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Without honor?


I’m a bit reluctant to come down on a guy without knowing all the details, but if the Yankees had an agreement in principal and then the Mariners backed out because they were "concerned about David Adams’ ankle," as Joel Sherman (who has been all over this story like yellow feathers on Big Bird) reported, then Jack Zduriencik is without honor. First of all, just how severe an ankle injury was it? Was his foot separated from his leg? Hell, was it such a high sprain that his head was separated from his neck? Short of something really radical like that, an ankle injury seems like too transient a cause to derail a trade. In addition, the Yankees had other infielders in the system -- Corban Joseph is one level lower than Adams and two years younger, but in all other respects seems like the exact same player, a second baseman with the ability to hit for a nice average but whose defense is questionable enough that his future is murky. You don’t want Adams or Joseph, then take Eduardo Nunez (please). If the ankle was really what killed the deal, then it was a pretense pure and simple.

It seems that Zduriencik made a calculation that having a Major League-ready player in Justin Smoak was more attractive than having the potential of Jesus Montero. It’s his right to come to that conclusion, and I wouldn’t necessarily disagree with it, although my Baseball Prospectus colleague Jay Jaffe makes a good point when he says that Smoak is a first baseman and that is all he will ever be, while with Montero you still have the chance, however remote, that he’ll turn into Roy Campanella. You can understand, though, the Seattle GM’s desire to show his fans something NOW rather than at some point in the future.

Whatever the case, it’s still bad form to accept someone’s offer and then shop it. Again, we don’t know if that’s what happened, but the Yankees seem to have dropped some hints that that was what happened (Ken Rosenthal tweeted that the "Yankees are livid with Mariners"). Essentially, he used the Yankees as a tool to leverage the Rangers. It worked, so good for him, but he probably burned a bridge in doing so.

Meanwhile, the Yankees still have a solid, though as I suggested earlier, playoff-problematic rotation. There are still other places they can turn if they want to do that, though none of the choices will be Cliff Lee. On the plus side, none of them will cost as much. The Yankees get to hold on to some good prospects, including Montero, who is still very special. As I said earlier, so what if he’s a DH? Team’s need productive designated hitters, and there’s no rule that says they have to be fat old guys. If Montero turns out to hit like Vladimir Guerrero but can’t play the field, well, I don’t see too many people complaining about what Vlad can’t do.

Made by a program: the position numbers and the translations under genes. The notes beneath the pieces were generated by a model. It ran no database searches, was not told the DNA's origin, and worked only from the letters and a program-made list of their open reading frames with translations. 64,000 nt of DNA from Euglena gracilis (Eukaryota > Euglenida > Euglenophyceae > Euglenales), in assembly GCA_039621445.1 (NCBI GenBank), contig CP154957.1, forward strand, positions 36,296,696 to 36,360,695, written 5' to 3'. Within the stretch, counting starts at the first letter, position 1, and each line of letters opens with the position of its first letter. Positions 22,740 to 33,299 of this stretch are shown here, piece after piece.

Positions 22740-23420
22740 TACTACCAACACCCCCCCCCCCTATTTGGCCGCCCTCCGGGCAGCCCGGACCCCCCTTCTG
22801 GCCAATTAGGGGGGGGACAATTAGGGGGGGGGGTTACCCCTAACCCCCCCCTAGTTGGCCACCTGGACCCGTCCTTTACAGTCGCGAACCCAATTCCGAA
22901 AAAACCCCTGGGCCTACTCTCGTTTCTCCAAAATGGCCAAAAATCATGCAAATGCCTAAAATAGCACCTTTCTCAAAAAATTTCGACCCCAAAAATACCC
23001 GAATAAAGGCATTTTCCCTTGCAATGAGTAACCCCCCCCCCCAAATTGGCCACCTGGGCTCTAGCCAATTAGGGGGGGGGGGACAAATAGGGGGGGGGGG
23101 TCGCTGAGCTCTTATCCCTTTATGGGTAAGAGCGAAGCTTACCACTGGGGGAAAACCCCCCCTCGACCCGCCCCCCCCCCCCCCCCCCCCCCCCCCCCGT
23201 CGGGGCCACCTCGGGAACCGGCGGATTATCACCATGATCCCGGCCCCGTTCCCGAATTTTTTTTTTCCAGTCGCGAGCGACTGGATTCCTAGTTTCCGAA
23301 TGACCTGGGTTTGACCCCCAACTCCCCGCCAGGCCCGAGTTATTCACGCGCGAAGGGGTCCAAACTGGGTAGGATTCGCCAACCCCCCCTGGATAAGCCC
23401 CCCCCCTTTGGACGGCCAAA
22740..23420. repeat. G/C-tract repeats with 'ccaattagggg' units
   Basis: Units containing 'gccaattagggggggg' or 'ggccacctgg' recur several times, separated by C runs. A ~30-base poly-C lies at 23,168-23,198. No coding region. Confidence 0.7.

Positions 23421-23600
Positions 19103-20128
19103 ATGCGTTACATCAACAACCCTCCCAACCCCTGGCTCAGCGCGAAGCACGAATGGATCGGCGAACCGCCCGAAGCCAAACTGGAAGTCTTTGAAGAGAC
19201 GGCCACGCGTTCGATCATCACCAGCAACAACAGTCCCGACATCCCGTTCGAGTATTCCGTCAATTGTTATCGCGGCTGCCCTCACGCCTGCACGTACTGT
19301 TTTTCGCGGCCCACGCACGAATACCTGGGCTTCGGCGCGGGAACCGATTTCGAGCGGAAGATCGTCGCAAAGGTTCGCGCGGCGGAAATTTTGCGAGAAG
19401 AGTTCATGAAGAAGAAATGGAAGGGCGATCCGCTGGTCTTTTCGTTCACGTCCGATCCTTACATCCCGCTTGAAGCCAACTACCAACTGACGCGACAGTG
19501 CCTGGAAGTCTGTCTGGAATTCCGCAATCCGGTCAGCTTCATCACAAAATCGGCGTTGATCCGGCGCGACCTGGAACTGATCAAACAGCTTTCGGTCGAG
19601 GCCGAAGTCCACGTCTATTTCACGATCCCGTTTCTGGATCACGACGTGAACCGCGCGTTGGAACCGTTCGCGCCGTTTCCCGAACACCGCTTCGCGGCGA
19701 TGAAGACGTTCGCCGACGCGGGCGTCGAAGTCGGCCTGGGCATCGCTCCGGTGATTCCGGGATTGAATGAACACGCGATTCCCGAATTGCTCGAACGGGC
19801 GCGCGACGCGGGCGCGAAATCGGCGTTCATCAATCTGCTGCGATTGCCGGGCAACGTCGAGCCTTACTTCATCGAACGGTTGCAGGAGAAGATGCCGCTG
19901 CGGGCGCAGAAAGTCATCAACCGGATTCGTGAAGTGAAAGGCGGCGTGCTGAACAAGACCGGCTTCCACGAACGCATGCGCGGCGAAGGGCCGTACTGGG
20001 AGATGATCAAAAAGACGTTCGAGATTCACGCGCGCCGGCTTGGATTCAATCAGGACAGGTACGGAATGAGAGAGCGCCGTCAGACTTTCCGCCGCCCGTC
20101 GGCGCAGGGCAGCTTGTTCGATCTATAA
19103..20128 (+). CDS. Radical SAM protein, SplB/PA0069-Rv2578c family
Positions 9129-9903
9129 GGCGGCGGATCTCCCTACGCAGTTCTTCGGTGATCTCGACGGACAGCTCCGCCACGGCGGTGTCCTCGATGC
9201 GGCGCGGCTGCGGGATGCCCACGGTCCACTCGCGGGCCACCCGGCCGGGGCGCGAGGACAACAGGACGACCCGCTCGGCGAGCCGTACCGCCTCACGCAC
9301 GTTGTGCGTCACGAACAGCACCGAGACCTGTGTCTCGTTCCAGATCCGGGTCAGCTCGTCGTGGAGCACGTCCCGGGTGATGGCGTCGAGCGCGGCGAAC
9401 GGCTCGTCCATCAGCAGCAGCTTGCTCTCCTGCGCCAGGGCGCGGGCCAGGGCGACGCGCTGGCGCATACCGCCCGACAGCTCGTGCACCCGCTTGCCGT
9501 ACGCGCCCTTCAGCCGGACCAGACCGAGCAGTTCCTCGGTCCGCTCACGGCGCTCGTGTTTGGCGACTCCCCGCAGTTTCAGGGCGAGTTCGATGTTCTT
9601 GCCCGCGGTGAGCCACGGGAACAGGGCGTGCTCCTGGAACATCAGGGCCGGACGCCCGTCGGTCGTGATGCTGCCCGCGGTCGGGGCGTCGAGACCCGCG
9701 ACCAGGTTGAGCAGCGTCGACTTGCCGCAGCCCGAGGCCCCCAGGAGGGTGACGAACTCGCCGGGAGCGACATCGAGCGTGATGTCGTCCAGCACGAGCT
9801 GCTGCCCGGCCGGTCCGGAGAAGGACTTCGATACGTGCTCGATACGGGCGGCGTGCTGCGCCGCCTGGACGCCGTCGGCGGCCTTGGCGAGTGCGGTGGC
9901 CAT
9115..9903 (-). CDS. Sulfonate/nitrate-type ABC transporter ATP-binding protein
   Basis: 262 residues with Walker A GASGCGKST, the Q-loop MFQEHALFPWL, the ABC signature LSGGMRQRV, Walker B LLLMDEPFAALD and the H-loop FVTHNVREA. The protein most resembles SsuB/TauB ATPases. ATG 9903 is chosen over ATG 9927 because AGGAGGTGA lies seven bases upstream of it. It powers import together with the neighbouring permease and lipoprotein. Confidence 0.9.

That’s for the future. In the meantime, the Yankees having been used and thrown away. Brian Cashman can exact revenge in one simple way: he must pick up a right-handed bat to play the outfield and/or DH against lefties. This takes on an added urgency, because that righty, whoever he is, stands a very good chance of facing Cliff Lee in a big playoff spot. Magglio Ordonez is a .373 career hitter against Lee. Paul Konerko has killed him, hitting .362 with six home runs in 47 at-bats, but doesn’t figure to be available. Juan Rivera has hit three home runs off of him in just 15 at-bats. Jose Guillen has hit .360/.407/.640 against him. Jayson Werth would be a good investment for the reasons I related in the last entry.

Cashman got knocked down. As the old Fields-Kern song goes, you pick yourself up, dust yourself up, and start all over again. The Mariners won’t be in a position for the Yankees to beat them in any meaningful way. The most appropriate, best revenge might come in the postseason against the Texas interlopers who upset the deal. The Yankees aren’t set up to beat Lee yet (not to mention C.J. Wilson, the likely second or third starter in a playoff series), but they can be once the Yankees GM gets back on his feet.